Comic Strip Banned from Local Papers

Obscene Scribble Gets Syndicated Comic Strip “Non Sequitur” Removed From Multiple Newspapers

Leonardo Bear-Vinci displays the Vetruvian Bear

Panel One in Sunday’s “Non Sequitur”

Sunday, February 10th, some sharp-eyed newspaper readers got a shock with their morning funnies when long-running, syndicated comic strip, Non Sequitur contained an obscene message to the president. The creator, Wiley Miller apologized and assured readers and publishers that it was an accident, but that was not enough to stop over a dozen newspapers from dropping the comic strip.

This past Sunday’s Non Sequitur, a strip usually known for its subtle sense of humor, was an uncolored three-panel sight gag based on replacing Leonardo DaVinci and his subjects with bears, reveling in the pun “Bearaissance.” The first panel was “Leonardo Bear-Vinci” holding up his iconic work “The Vetruvian Bear.” The second panel was set up to look like the design sketches of a flying machine, except with a bear attempting to use it. All over the panel are illegible scrawled notes, meant to look like creators schematics, but in the bottom right corner one of the notes was not illegible enough, its message “fondly” inviting the US President to self-perform an impossible physical act, in less polite terms. edited the online comic to remove the obscene scribble edited the online comic to remove the obscene scribble

In a statement to The Washinton Post, Miller cited the inclusion of the insult in the comic a mistake,

“When I opened the paper Sunday morning and read my cartoon, I didn’t think anything of it, as I didn’t notice the scribbling that has now caught fire,” Miller said in a statement to The Post, noting that the scribble had been done several weeks ago at a time when he was frustrated by a White House action and forgot to remove it.

“It was not intended for public consumption, and I meant to white it out before submitting it, but forgot to. Had I intended to make a statement to be understood by the readers, I would have done so in a more subtle, sophisticated manner,” he said.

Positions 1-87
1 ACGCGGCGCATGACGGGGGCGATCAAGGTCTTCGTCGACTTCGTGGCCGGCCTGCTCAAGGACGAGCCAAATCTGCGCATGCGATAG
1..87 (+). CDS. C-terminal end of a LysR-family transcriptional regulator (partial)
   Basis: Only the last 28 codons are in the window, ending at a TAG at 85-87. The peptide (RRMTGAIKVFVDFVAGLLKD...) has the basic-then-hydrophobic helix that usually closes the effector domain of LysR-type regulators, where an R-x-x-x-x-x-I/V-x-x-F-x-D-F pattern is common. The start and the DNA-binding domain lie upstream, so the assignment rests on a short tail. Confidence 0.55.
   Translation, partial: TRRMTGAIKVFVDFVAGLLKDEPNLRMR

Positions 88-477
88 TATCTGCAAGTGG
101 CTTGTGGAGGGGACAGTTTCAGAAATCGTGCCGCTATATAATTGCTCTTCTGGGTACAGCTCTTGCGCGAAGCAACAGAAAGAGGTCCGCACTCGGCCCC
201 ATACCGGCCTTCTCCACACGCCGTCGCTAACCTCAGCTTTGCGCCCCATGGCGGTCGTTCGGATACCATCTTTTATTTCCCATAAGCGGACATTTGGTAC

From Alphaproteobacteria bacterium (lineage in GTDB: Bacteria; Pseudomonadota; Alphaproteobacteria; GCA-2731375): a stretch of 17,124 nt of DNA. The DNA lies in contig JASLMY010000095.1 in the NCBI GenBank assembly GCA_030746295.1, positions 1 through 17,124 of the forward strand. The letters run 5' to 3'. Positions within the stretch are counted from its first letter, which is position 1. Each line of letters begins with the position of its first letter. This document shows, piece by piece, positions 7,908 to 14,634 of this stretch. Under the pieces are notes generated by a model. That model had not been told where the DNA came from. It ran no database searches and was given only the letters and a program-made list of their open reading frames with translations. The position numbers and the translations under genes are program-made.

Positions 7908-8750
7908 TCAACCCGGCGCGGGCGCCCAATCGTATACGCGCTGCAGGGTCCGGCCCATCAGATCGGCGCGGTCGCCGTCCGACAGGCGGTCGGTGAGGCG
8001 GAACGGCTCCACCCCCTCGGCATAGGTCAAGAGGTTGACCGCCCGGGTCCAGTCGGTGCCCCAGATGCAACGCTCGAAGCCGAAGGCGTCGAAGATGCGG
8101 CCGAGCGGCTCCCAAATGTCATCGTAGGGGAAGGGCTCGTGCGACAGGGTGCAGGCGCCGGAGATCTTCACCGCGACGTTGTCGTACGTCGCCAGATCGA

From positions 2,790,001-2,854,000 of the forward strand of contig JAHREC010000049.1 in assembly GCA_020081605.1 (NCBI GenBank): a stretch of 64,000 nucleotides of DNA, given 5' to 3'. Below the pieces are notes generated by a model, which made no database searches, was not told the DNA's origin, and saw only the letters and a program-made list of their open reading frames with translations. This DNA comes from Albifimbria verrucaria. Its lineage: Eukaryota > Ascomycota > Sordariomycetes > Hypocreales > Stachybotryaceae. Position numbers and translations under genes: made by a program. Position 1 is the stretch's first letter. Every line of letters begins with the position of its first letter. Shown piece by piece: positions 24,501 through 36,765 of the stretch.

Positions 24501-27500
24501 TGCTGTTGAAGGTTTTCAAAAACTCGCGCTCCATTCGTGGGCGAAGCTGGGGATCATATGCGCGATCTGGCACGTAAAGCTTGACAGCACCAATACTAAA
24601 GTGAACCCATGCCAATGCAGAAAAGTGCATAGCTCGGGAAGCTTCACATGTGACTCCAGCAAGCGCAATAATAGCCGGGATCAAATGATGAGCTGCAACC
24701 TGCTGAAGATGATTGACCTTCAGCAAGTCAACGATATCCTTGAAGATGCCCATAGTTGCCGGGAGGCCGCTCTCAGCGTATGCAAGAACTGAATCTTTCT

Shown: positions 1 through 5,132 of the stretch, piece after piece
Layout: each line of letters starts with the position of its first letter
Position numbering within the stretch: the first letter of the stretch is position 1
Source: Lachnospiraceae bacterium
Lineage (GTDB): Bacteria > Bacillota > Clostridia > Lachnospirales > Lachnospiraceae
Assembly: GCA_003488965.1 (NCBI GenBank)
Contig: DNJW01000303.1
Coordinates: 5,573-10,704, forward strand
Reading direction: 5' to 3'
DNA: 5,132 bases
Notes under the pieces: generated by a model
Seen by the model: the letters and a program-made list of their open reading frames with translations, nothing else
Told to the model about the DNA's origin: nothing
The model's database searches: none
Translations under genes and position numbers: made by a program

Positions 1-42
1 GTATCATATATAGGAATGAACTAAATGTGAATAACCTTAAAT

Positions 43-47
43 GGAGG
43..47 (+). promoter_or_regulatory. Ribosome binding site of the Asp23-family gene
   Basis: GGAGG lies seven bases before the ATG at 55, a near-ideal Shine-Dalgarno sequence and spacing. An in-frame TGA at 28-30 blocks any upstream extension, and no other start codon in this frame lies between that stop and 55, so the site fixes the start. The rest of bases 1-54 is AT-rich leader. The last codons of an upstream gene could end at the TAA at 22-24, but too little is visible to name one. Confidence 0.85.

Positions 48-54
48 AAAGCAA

The argument is rather convincing to any fans of Non Sequitur, as his humor doesn’t tend towards the crass. As The Guardian pointed out, the next day Miller’s strip “shows an older couple whose cats have taken up the whole sofa. The wife says to her husband: ‘They’re dug in on their position … unless you can open a can of tuna.’ The caption reads: ‘Averting a border crisis.”

Non Sequitur panel 3

Panel 3 of Wiley Miller’s “Non Sequitur” 2/10/19

According to The Post, however, this past Sunday, when the comic was published, Miller mentioned an “easter egg” to his Twitter followers in the day’s strip. The tweet has subsequently been deleted, though his tweets calling the president things like “a gaslighting projectionist” and more obscene names are still there, demonstrating Miller is not hiding interested in hiding his personal beliefs or relegating them to the bottom right corner of his art.

The Post reports that more than twelve local papers permanently removed Non Sequitur following the mistake, including Ohio’s Columbus Dispatch. The Dispatch said the decision to cancel the strip came down to trust, “Wiley Miller has lost our trust. Therefore, we will not publish his work going forward.” Another local newspaper in the region, The Butler Eagle, in northwestern Pennsylvania, assured readers, following an apology, that they were getting rid of the strip due to its vulgarity, not its politics.


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